Dogs In Spain Are No Longer Considered Furniture

Dogs in Spain are no longer considered furniture, according to a Spanish court, which granted a Spanish couple joint custody of their dog in a new ruling, just as it would if a child was involved.

This is a huge step toward the legal recognition of the fact that dogs in Spain are living beings that should not be treated as property, which is a case  under the current law. The ruling ended the case in which a couple, after being together for 20 months, and had shared a border collie for more than a year when their relationship ended, went to court to determine who should take care of the dog after the split.

Spain’s RTVE, obtained the text of the ruling, and published the outcome, in which the judge granted “joint custody of Panda (the dog) to each one of the caretakers and people responsible,”. The ruling stated that “love one might have for their pet does not exclude the possibility that the animal can also receive affection from other people.” The judge determined that “the formal possession of the animal, cannot prevail” over “the affection for the animal shown by another party .”

The court case was initiated by the woman’s petition to keep the dog after the split, and although initially filed in September 2020, a judge’s decision was issued only a couple of weeks ago, with both parties notified just last week. It is a consequence of the recent efforts by Spanish lawmakers to amend the country’s civil code to stipulate that pets should be considered “sentient beings” rather than property. The legislation is still not approved by the country’s legislature, but, in a rare show of solidarity, it is supported by all the political parties in Spain.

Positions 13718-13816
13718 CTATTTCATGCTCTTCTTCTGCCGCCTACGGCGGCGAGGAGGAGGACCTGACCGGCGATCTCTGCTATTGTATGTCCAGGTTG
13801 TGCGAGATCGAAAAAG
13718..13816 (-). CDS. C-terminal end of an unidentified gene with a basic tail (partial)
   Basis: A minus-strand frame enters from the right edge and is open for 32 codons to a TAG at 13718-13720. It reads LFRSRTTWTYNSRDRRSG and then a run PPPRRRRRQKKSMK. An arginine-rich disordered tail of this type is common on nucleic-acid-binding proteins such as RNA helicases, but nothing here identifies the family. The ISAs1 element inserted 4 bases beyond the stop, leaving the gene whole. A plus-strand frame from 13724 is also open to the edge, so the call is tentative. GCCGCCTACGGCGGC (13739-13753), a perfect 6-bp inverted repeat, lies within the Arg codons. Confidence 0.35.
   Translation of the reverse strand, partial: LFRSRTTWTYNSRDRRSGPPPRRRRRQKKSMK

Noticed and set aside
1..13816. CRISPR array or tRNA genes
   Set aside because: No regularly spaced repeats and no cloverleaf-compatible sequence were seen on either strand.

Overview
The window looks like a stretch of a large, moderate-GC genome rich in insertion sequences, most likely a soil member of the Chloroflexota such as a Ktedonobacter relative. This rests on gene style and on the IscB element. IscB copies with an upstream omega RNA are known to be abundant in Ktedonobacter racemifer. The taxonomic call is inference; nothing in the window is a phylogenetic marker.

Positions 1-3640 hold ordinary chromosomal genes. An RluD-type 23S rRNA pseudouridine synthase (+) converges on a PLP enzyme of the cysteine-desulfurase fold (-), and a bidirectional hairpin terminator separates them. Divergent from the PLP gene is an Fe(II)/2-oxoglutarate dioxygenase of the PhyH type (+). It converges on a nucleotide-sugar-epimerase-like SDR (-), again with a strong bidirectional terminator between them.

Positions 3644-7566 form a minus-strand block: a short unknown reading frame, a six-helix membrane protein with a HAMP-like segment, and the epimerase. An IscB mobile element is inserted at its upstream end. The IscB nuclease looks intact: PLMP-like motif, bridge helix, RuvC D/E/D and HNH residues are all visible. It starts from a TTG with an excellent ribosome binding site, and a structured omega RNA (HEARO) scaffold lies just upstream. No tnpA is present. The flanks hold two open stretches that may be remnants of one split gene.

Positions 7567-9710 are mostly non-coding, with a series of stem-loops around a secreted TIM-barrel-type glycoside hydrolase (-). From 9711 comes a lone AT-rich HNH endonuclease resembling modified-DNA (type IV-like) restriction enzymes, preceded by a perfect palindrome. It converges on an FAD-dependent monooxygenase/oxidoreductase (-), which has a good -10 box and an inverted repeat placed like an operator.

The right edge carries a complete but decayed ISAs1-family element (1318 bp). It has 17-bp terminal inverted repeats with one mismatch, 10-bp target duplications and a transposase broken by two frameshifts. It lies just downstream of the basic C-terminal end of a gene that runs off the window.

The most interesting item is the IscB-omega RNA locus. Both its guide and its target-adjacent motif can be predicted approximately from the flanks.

Since the law has not gone through the Parliament the lawyer that represented the husband,  Lola Garcia, had to use the 1987 European Convention for the Protection of Pet Animals as an argument to advocate for her client’s rights to the dog. Luckily enough 2017, Spain has ratified this Convention, but only in 2017, fully 30 years later.

Following the articles of this Convention, both members of a couple, although not married, were presented as “co-responsible” and “co-caretakers” of the animal, rather than “co-owners,” which avoided treating the pet as a “thing” or “shared good,”.

What was a novelty, by the lawyers words, was the fact that she was, “able to use the convention in order to avoid having to define the pet as a shared thing or property and instead to focus on animal welfare, emotional bonding, and the shared responsibility for taking care of an animal.”

Garcia used veterinary bills, the adoption contract — which was signed under both names — and photographs of the couple with the dog as evidence in his case. According to her, “there was an emotional bond that the justice system needed to recognise.”

It is not the first time that a couple in Spain has been granted joint custody of a pet in this manner. In 2019, a judge in Valladolid granted a couple joint custody of their dog, a West Highland terrier named Cachas, after a lengthy court proceeding. Six months out of the year, each person could spend time with the animal.

Garcia also had to use some property articles from Spain’s civil code at the time to argue that the pet was shared between the two of them. However, because a dog “cannot be divided in half,” the judge granted the couple joint custody.

The outcome is that Panda will be cared for by each partner for a month at a time following the Madrid ruling. Veterinarian expenses will be shared equally between the partners, just as in the case of shared custody of a child.

Garcia predicted that such decisions will become more common as the concept of what constitutes a family unit evolves and as more couples choose not to marry.

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